Recently, we were lucky enough at 21 Digital to be able to attend the Search Leeds conference, coming back with several key insights into some of the things happening in the digital marketing industry.
One of the most interesting talks we saw was from Stephen Kenwright at Branded3, who emphasised the importance of tracking your website searches.
Stephen explained that by tracking what people are searching for on your website, you can get crucial insights into your audience and what they are looking for. Most importantly, you can see how well your website performs as its own search engine.
For example, you can see how relevant the search results are to a user’s query, or find out which searches return ‘not found’ results. This is a key thing to be aware of, as dead-end searches like this can affect bounce rates on your website, ultimately affecting user engagement.
We thought that Stephen’s point about tracking dead-end website search queries would be particularly useful for some of our own clients. Stephen’s slides note that it’s possible to do this via Google Tag Manager (GTM), so we quickly got to work on implementing this on some of our clients’ search-enabled Wordpress websites.
At 21 Digital, we regularly use Google Tag Manager as part of our SEO and Conversion Rate Optimisation services to help us understand aspects like user engagement, as well as to improve goal tracking. We’ve previously written about the benefits of Google Tag Manager, but since we know there’s very little resource available around the implementation of search tracking for WordPress in GTM, we’ve decided to write this handy step-by-step guide for you.
To set up website search tracking in WordPress with Google Tag Manager, you need to follow these 6 simple steps:
First we need to capture whether a result was found or not for the performed search on your website. We do this by creating an identifier on a page element of the search.php file within your website theme, which is then used to display the returned results:
Next we need to create a variable with the ‘type’ of ‘Dom Element’ in Tag Manager for the identifier we created in Step 1:
Next we need to capture the search that the user entered into the search box on your WordPress website. When performing a search on a WordPress site you are redirected to the search results page and the search query forms part of the url parameters of the results page. So, for example if we searched for ‘widgets’ on a website with the domain of www.mydomain.com then we would be presented with the search results at a URL of: https://www.mydomain.com/?s=widgets. So, we just need to capture the query after the ‘/?s=’ by doing the following:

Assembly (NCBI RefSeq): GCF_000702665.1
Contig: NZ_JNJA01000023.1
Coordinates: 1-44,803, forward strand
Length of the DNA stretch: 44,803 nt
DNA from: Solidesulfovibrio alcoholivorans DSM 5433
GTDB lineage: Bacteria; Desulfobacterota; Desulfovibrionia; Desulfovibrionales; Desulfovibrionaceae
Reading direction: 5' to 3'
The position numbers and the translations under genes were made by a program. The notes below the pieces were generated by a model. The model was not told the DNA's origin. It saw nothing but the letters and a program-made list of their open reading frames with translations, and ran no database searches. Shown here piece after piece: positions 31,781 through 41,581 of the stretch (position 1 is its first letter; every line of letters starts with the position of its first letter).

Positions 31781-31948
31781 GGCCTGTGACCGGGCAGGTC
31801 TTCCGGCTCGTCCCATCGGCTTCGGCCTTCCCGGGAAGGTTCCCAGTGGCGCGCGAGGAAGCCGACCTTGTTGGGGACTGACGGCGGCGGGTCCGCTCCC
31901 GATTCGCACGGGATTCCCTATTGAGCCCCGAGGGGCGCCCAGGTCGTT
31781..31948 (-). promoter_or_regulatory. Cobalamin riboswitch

Next, we need to capture whether the search query by the user returned with ‘Results’ or ‘No Results’ and we need to use this as our ‘Action’ when setting up the Tag.
As discussed in Step 1, when a user searches on a WordPress site and there are no results to return, the WordPress search page displays a default message of something like “Sorry, but nothing matched your search terms. Please try again with some different keywords.”. Obviously, we need to simplify this as all we really need is a value such as ‘No Results’ as the ‘Action’ in Tag Manager:
Before we piece it all together and create a Tag, we need to create a trigger that specifies which webpage to trigger the tag on. In this case, we want this Tag to trigger on the WordPress search results page.
Now we need to put it all together and build the Tag.
That’s all there is to it!
Once you’ve submitted and published the trigger, you can then test it by going to ‘preview’ mode Tag Manager and performing a search on your website.
Typically, we also create an ‘event goal’ in Google Analytics with a category equal to ‘Search Used’, so that we can monitor this as a conversion in GA.
By following these simple steps, you can easily monitor the way your website users are engaging with the search functionality on your website. You can report on queries that return ‘No Results’ and use this data to make informed marketing decisions. For example, if you have an ecommerce website and people regularly search for a product that you don’t stock, then you might decide to find a supplier of that product and add it to your inventory. Equally, you can identify regular searches on your website which might suggest that people are finding it difficult to find certain items, which might indicate you need to look at the structure and UX of your website.
If you have any questions or need any more help or assistance, don’t hesitate to get in touch with us! You can give us a call on 01254 660 560, or email us at firstname.lastname@example.org. Let’s talk!